Posts Tagged ‘Roy Thomas’

1908: The End of July

August 1, 2018

Here’s the next update in my continuing look at the 1908 season (110 years on).

Bobby Wallace

With approximately two-thirds’ of the 1908 season gone, the pennant race in the American League was taking shape seriously. Detroit, St. Louis, Chicago, and Cleveland all had winning records and held down the first division. The Tigers were two games up on the Browns, with Chicago 5.5 back, and Cleveland at eight behind. For Detroit, Ty Cobb was hitting .346, but fellow Hall of Famer Sam Crawford was only at .287. Chicago was standing behind Ed Walsh on the mound and 37-year-old George Davis (in his next-to-last season). Davis was only hitting .212. For Cleveland Nap LaJoie was having a down season so far (.269 with four triples), but the pitching (read Addie Joss here) was holding up. For the Browns, Bobby Wallace, their most famous player, was also having a bad season (hitting .269), but pitcher Rube Waddell was doing well (By WAR, a stat unknown in 1908, Wallace was having a terrific season. He’d end at 6.3). Among the also rans, the Highlanders (Yankees) were in last place, 25 games out.

John Titus

In the National League, five teams winning records on 31 July: Pittsburgh, Chicago, New York, Philadelphia, and Cincinnati. The Pirates were a half game up on the Cubs, two up on the Giants, 6.5 ahead of the Phils, and eight up on the Reds. St, Louis was all the way at the bottom 23.5 games out of first. The Pirates leaders, Tommy Leach, manager Fred Clarke, and Roy Thomas were a mixed bag at the end of July, but the team revolved around shortstop Honus Wagner. By 31 July, he was hitting .328 with an OPS of .939. Chicago, relying on the Tinker to Evers to Chance infield and Three-Finger Brown, was also getting good years out of Harry Steinfeldt, the other infielder, and a 21-year-old backup named Heinie Zimmerman. For the Giants it was a standard John McGraw team with great pitching from Christy Mathewson and Hooks Wiltse (with an assist from part-time pitcher, part-time coach, Joe McGinnity), and 3.0 WAR from first baseman Fred Tenney. Philadelphia played Cincinnati on 31 July and the Phillies win put the Reds another game back. Philadelphia’s John Titus was having a good year and for the Reds Hans Lobert was leading the hitters.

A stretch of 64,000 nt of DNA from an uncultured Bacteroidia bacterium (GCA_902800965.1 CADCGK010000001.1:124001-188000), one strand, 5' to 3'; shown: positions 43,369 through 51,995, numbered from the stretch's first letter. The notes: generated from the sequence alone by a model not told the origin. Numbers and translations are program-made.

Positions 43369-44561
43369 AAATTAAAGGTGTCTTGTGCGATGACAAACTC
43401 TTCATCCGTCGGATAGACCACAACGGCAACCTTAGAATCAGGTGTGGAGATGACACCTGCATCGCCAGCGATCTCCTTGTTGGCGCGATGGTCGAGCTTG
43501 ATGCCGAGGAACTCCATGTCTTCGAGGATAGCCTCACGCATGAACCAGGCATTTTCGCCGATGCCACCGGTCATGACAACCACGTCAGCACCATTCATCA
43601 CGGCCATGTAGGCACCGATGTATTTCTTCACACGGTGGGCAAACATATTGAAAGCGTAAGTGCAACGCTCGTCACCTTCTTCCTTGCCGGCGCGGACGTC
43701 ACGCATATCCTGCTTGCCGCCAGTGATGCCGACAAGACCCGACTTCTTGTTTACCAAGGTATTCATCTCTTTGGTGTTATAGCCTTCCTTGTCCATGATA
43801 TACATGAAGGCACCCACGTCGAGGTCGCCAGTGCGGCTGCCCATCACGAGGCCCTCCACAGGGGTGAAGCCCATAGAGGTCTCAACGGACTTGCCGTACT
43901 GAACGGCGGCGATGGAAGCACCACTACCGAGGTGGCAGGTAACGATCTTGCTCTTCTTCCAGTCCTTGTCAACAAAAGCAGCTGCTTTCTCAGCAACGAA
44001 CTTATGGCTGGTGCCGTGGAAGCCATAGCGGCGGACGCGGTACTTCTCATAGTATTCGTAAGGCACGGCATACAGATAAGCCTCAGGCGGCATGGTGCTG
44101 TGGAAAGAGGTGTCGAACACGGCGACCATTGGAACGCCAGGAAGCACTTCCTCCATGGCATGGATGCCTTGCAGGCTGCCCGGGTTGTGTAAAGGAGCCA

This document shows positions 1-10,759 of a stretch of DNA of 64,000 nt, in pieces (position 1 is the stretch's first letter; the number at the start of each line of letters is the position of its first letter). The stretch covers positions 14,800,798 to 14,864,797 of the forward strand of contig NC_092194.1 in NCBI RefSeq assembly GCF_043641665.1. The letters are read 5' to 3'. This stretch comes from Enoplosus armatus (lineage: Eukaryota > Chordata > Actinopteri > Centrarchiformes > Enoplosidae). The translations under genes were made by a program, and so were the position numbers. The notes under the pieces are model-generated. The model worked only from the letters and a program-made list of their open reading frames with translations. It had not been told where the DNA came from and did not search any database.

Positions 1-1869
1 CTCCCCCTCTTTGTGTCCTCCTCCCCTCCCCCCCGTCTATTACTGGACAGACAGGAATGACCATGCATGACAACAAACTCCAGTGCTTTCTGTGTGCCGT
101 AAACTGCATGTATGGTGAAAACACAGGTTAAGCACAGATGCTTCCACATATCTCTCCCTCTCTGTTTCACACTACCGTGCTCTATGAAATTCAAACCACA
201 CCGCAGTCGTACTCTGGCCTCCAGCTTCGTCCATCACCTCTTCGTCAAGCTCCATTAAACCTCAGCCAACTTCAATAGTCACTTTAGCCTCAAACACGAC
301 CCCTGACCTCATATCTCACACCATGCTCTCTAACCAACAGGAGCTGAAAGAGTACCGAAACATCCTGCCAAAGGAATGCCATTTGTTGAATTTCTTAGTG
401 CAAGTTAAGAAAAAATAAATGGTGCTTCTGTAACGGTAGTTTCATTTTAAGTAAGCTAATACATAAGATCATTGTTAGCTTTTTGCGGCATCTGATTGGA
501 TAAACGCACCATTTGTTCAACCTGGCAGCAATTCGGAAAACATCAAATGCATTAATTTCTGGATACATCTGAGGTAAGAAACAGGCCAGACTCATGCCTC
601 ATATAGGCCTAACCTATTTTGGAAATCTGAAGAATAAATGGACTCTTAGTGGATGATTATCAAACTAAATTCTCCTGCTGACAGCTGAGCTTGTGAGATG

The season still had two months to go, two terrific pennant races to conclude, one utter memorable game to play. But it also had one of the more interesting games coming up between two also-rans in just a few days.

The Guy with the Really Strange Stats

October 1, 2012

Roy Thomas, Phillies outfielder

You know, there are a lot of strange stat lines in baseball. Some are odd-looking lines for a particular game, others for a season. But there is nothing quite like the career stat line for Roy Thomas.